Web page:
by Bridget Hennessey, Vice President, Government Relations at Weedmaps
Every holiday has traditions. Even Halloween. In our house, you can bet on my kids coming up with clever and unusual ideas for costumes (my 10-year old is going as Sophia from “The Golden Girls”) . . but at the very last possible minute, so there’s also the tradition of the mad scramble to actually create it. A 24-hour limit — which starts the moment they wake up on Halloween morning — to enjoy their haul before it all gets thrown away is one of my favorite Halloween traditions. My kids aren’t crazy about that one.
And across the country, there’s another Halloween tradition: Bogus warnings about cannabis-infused candy making its way into trick or treat bags.
Inspecting my kids’ end-of-the-night bounty is certainly an important tradition for me, as it is for most parents. But I am more likely to find a live lizard in my 8-year old son’s plastic pumpkin (yes, that happened) and dirty, unwrapped candy (he’ll eat it if I don’t get it first) than I am to find THC filled gummy bears.
But you would never know that from the barrage of scare your pants off reporting from some local news media.
Take for example the tweet from Jaclyn Lee, a TV reporter from the ABC affiliate in Philadelphia: “@BensalemPolice are warning parents to LOOK at your child’s candy before they eat it. They confiscated these snacks that look a lot like the real thing. All are laced with THC.”
There is a lot to unpack here. The items shown in Lee’s tweet are legal, adult-use products, and are clearly marked as cannabis edibles (a cannabis leaf and THC level on the package, as well as the warning label required by the state of California). Saying that these products are “laced” with THC is like saying candy is “laced” with sugar.
But most concerning: There is no credible reason or even an indication that would lead anyone to believe that the edibles confiscated by the Bensalem police were intended to be given to trick or treating kids. And curiously, it appears that the original tweet has been removed from the police department’s Twitter account.
So how did we get here?
According to news reports, it all started when police pulled over a car for expired tags.
The driver, a 20 year old Philadelphia resident was caught with “50 pieces of THC edibles packaged to closely resemble popular candy and snack foods.” The driver told the police that he got the infused edibles from California and intended to sell them in Philadelphia. Nobody said anything about Halloween.
Today it is “doped Doritos.” When I was a kid, it was all about razor blades in apples. The thing is, none of that ever actually happened. There are no documented case of kids tricked into consuming cannabis because they were given it as a Halloween treat. There is also no documented case about the razor blades in apples either.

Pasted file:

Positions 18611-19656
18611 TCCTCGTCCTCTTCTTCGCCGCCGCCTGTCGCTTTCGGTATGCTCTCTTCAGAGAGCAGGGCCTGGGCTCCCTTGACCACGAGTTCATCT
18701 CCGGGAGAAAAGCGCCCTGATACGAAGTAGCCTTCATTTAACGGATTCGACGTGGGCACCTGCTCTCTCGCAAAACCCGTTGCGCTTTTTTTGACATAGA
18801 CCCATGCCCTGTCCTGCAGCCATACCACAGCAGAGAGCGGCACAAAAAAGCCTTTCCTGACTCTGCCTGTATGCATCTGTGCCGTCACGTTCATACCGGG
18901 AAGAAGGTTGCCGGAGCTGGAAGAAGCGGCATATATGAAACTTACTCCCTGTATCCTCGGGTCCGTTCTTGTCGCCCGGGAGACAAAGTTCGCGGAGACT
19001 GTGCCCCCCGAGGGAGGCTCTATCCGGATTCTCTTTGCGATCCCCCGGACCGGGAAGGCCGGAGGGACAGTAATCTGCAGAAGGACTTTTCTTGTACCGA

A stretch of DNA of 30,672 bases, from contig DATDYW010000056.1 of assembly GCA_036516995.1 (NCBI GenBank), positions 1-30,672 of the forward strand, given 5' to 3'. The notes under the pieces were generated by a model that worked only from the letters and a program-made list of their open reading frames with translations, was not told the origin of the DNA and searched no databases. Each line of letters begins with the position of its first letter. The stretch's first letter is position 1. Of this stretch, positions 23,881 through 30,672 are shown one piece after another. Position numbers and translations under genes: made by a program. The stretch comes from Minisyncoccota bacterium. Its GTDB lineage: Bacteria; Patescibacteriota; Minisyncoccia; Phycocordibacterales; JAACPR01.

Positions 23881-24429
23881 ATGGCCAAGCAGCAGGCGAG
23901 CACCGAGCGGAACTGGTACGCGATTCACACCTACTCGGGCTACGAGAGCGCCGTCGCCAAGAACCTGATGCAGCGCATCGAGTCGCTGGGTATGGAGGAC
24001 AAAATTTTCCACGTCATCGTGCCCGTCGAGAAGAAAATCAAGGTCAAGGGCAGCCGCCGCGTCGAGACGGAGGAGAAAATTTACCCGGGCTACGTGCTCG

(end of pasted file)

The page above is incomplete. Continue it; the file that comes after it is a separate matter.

A few media outlets have debunked these urban legends throughout the years. Sadly, hundreds more continue to perpetuate this nonsense. I get it. It makes for good television. But it’s a false stereotype that legalization advocates must battle every single day, not just on one holiday. And let’s face it, a battle of facts is hard enough. But battling untrue scare tactics involving 5-year olds dressed as Tinkerbell is an often unwinnable war.
But things are beginning to change. As the momentum of legalization continues across the country, cannabis truths are emerging — enabling advocates to fight fiction with fact.
Ways to affect change are, well . . . changing. Late night talk shows, for example, yield tremendous power beyond pop culture — especially when they call out hypocrisy and stupidity peddled by mainstream media.
And Halloween is changing. More and more of the traditional trick or treating is happening during the day — at school — and less at night throughout the neighborhoods. Kids are going to retirement communities and convalescent homes in costumes, cheering up the residents and adding a “do good” element to the holiday.
Something else: candy is losing its lustre as the go-to treat to give youngsters on Halloween. The less candy, the less concern (real or imagined) about tainted candy. This year, I will likely find more decals, erasers, crayons, nickels and dimes, and other non-candy items among my goblin’s loot.
Swapping junk food for just junk is a Halloween tradition I’m very much looking forward to. The 24 hour tradition will still apply.
Bridget Hennessey is a Vice President at Weedmaps, the leading technology provider to the cannabis industry. She heads the company’s Government Relations Department.